Planners’ Screw-ups

Thursday, November 17th, 2016

Ever wondered why the terminal is on the wrong side of the runway?

Don’t be afraid of planners. It’s safe to assume they’re wrong. They usually are.  Attack their plans and rules, and for spending your money, at every chance you get.  Looking back over the 60 years since Gray Young’s office accepted me as their Junior I’m struggling to find wise plans, rules or design guides. In chronological order …

Metro

The USA designers of our urban motorway (De Leuw Cather) said it shouldn’t be built until their brilliant Metro was finished. It was underground, but not underground. Under The Terrace yes, but with flat paths to Lambton Quay and Willis St. Stunning! The planners chose to suck-up to the wealthy & powerful motorists (& tax collectors), and now we struggle with transport.

CBD Parking

The first building designed in Gray Young’s office to the 1957 car-parking rules was the NML Insurance building now the Ibis Hotel. I watched the old men struggle to fit the needs of cars to the needs of people and into cost-effective floor plans. 35 years later WCC admitted they screwed-up when they realised car-parks induce traffic. They moved to make parking not permitted in the CBD & District Centres but it was too late.  The Environment Court wouldn’t let them, but at least they were able to remove the rules that demanded parking

Residential Parking

 garage

The parking rules requiring on-site parking were made to reduce kerb-side parking to minimise trauma to kids running out between parked cars. But many garages are used for other things even bedrooms, and the cars stay kerb-side with children running out between them. And now we know half the trauma to children is from relatives using on-site parking

Normally, on-site car-parks for owners are not used 24/7, and each one removes a kerb-side car-park for everyone which is available 24/7.

Benefit; zero, or negative.  Remove the parking rules, permit garages to be built without garage doors and used for whatever our clients want.

Residential Rules

Most houses had porches. The coverage rule discourages porches and verandahs by including them as coverage. They are essential, practically and aesthetically. Utility verandahs for drying, rubbish & bikes are even more useful than Pleasure Verandahs for alfrescos.  Verandahs and porches should have been regarded as outdoors and open space. Press for them as outdoor space in all designs.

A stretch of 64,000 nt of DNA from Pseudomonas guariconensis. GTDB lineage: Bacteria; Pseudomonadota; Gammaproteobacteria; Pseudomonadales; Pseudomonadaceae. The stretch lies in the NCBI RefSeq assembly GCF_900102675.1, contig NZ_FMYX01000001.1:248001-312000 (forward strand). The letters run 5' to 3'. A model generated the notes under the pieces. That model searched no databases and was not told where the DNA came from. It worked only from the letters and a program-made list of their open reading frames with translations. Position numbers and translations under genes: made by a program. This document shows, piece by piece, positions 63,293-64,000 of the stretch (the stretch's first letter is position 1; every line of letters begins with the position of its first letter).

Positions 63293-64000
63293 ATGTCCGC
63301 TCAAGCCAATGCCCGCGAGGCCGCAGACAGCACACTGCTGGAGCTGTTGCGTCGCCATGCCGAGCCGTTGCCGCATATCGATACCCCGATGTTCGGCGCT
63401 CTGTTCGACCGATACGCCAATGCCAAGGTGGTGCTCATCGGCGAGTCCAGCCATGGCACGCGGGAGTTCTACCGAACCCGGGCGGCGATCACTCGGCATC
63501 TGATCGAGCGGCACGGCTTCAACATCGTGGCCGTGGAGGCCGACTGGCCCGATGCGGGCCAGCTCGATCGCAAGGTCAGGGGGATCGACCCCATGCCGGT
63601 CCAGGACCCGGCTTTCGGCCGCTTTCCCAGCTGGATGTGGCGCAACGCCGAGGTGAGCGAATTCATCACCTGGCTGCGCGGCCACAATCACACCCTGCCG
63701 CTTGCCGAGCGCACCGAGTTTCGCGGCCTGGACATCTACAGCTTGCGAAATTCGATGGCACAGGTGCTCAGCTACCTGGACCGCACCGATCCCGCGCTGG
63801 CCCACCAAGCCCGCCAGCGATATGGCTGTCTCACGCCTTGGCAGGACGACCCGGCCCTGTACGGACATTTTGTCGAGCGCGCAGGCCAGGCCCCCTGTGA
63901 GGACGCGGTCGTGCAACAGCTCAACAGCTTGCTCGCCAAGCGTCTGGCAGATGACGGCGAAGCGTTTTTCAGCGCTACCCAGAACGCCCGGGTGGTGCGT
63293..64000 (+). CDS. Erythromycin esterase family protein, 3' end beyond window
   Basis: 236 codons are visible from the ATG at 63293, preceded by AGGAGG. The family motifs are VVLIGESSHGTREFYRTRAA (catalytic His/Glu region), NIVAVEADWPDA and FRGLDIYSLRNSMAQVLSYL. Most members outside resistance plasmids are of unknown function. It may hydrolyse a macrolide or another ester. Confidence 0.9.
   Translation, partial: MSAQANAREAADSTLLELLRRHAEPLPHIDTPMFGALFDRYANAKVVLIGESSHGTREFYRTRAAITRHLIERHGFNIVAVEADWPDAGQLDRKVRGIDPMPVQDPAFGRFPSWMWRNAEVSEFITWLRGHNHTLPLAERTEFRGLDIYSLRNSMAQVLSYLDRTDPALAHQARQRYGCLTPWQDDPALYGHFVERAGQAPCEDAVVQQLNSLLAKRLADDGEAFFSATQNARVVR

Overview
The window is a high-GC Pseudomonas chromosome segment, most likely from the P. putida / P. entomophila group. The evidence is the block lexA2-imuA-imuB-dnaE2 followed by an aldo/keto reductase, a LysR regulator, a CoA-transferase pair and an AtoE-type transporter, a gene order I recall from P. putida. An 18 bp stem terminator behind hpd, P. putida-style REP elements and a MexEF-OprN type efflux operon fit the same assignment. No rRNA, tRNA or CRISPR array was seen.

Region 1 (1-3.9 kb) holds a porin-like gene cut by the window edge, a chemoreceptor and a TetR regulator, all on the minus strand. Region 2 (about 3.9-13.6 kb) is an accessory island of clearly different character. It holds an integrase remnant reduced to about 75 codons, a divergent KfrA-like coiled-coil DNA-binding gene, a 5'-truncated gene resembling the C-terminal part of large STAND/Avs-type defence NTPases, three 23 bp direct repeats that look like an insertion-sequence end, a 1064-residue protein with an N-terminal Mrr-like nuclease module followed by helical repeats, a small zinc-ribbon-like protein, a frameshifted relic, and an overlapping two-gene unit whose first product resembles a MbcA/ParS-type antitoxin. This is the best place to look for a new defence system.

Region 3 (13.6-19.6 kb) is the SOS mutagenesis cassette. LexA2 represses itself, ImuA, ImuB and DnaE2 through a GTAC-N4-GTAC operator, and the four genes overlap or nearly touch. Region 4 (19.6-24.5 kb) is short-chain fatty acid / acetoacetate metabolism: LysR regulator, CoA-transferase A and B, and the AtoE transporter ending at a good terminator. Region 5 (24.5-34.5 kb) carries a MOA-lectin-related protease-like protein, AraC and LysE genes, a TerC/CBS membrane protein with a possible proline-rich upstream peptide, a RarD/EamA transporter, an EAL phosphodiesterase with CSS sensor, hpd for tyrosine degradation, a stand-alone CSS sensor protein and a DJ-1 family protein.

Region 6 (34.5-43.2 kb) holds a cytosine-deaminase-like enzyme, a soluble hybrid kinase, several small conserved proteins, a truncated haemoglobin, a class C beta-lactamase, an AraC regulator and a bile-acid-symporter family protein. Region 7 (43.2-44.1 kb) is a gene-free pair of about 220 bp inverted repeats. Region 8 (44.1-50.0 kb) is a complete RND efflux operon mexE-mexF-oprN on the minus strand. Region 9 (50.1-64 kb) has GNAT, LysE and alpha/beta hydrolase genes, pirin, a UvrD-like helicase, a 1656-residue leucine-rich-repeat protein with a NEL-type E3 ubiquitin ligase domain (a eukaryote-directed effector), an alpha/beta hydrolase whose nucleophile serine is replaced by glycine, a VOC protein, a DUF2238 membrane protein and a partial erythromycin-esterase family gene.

The sunlight rules used an Appendix in the Town and Country Planning Act designed with narrow (shaded) Vulcan Lane in mind. The rules were, and are, completely without international best practice precedence and should be removed. Our tectonic plates come from east and west making our quake faults, therefore our main hills & valleys, therefore our main roads, all running north-south. Our residential sites therefore run mainly east-west. (Aro Valley is a stream gully cut through a hill by water, not a hill in itself)

This is fortunate as most sites have an east or west downhill end-wall for some sunlight. Wellington was developed with complete disregard for sunlight which was insignificant compared to their real problems of war and famine. Where funds were available they made tall windows in tall walls facing the street or facing downhill. Since the 1960s, when we’ve had the funds to afford the luxury of sunlight, the obvious solution was to make tall close houses with tall downhill end-walls facing east or west for some sunlight. The lucky close houses face north-south, mainly in the valleys, and can have a tall north wall

But WCC pressed a young planner, my friend Ron Stroud, to come up with an idea to stop the 1950s and ’60s high-rises in residential areas. Tasks like that warrant a Leonardo da Vinci, but that would have been difficult, so they opted for poor Ron.

The sunlight rules had no international best practice precedence. They are mad, but all Kiwi LAs followed their Great Capital and adopted them. As a minimum one window with sun Mid Winter is enough. People can pay for more if they are prepared to pay, but we shouldn’t force them to pay, especially those who can only afford shaded accommodation and go out to greet the sun, when it’s shining!

Recommendation; Oppose the BRPs at every opportunity and promote close housing at least 2-storeys high

Harbour Parking

The first CEO of Lambton Harbour (Charles Hardy ex Harbour Board engineer) and the second CEO (Donald Best ex Aurora Group) assumed, off the top of their heads, nobody goes to waterfronts without car-parks!!  What? Never mind the Sydney Olympics was built with no new car-parks.

The underground car-park under the Frank Kitts Park increased its cost 700%

The Queens Wharf underground car-park put Lambton Harbour into such debt they were driven to cover the waterfront with commerce. It was in competition with their own ratepayers, in the CBD, and blocked the possibility of a boulevard for the heritage tramway, cycling and perambulating. Major screw-up.

Michael Fowler Centre and Stadium